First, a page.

Asian stock markets have fallen on Monday, extending one of the worst sell-offs in recent years, on concerns about the state of the global economy.
Japan's main Nikkei 225 index fell 0.9%, as South Korea, Singapore, Australia and Taiwan all dropped.
Friday saw shares slump globally, with trillions of dollars wiped off the value of global markets.
Jitters were fanned further by Standard & Poor's downgrade of the US credit rating, and European debt issues.
Analysts warned that markets would remain volatile in coming weeks.
"The ratings downgrade has been an unprecedented event," said Alvin Liew of UOB Bank in Singapore.
"It has implications as it shows that growth prospects in the US are expected to remain sluggish over the next two to two-and-a-half years."
Standard & Poor's cut the US's top-notch AAA rating for the first time ever late on Friday, citing concerns about the size of the country's budget deficits.
The fear for many investors is that the US economy will slow further, and enter a double-dip recession.
This in turn would hurt Asia, which relies on the US, the world's biggest economy, to buy billions of dollars of exports every month.
"We are still dependent on demand from the US and Europe," said Arjuna Mahendran of HSBC Private Bank.
"A slowdown in those economies, will see a slump in consumer demand and that takes away a big support pillar for the region's growth," he added.
With an increased sense of economic risk, investors continued to make changes to their asset holdings on Monday.
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We may not be looking at a double dip recession in the US, however, it is also not a zero risk economy”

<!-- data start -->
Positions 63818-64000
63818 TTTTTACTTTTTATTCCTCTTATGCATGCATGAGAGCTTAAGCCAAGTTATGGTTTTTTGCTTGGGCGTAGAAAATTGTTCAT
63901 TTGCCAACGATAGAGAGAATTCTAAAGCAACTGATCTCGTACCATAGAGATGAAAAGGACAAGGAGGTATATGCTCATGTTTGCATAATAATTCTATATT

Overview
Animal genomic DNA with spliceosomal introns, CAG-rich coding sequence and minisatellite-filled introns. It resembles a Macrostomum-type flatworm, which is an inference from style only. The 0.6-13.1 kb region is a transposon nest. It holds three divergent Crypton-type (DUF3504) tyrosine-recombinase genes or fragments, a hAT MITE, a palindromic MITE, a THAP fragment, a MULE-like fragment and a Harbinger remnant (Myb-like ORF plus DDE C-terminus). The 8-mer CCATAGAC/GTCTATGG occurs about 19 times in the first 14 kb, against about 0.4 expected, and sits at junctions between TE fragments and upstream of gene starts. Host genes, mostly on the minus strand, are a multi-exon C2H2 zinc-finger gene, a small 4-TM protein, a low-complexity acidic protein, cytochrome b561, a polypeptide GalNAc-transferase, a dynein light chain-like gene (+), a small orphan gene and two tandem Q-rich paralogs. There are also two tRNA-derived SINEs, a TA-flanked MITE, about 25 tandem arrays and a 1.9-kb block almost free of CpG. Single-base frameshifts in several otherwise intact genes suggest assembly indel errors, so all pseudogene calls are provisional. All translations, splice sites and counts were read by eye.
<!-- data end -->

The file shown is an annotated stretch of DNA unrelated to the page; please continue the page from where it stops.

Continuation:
As a result, they sold crude oil, with the main US contract down almost 3%, on concerns demand would slide.
Gold, meanwhile, gained in Asian trading as investors looked to buy assets that offered less risk.
However, some analysts said that declines in the stock markets were overdone and many investors would use the slump in share prices as a buying opportunity.
"This is a knee jerk reaction," said HSBC's Mr Mahendran.
He added that despite the risks Asia's growth outlook was better than that of the US and Europe and investors would eventually have to shift their focus back to the region's markets.
"There will be a rotation towards buying Asia. Money will flow from developed to emerging markets," he explained.
Governments and policymakers have been trying to implement steps to halt the US and European crises, either in unilateral moves or in a coordinated fashion.
On Monday, the European Central Bank said it would buy eurozone bonds, hoping to instil confidence that some of its biggest economies will not default on their debt obligations.
Weak unemployment benefit data did nothing to lighten the mood of US traders
The bank did not say which bonds it would buy but analysts expect them to be from Italy and Spain
In a separate statement the G7 group of developed countries said members were "determined to react in a co-ordinated manner" to preserve financial stability.
This comes after Japan's government and central bank stepped into the money markets on Friday in an attempt to weaken the yen and help boost the country's exports and growth prospects.
"If private funds start to sell Treasuries, then central banks will start to buy them," said HSBC's Mr Mahendran. "They have to do this if they are to maintain their competitiveness."
The drop in Asian stocks comes after European markets fell on Friday.
Europe's main indexes, including the UK's FTSE 100 and Germany's Dax, fell by as much as 4%. This came after the US tumbled that most in more than two years on Thursday.
However, by the end of trading on Friday, US markets had stabilized and actually closed higher by 0.5%.
Analysts warn that any respite may be short-lived.
"We may not be looking at a double dip recession in the US, however, it is also not a zero risk economy," said UOB's Mr Liew.
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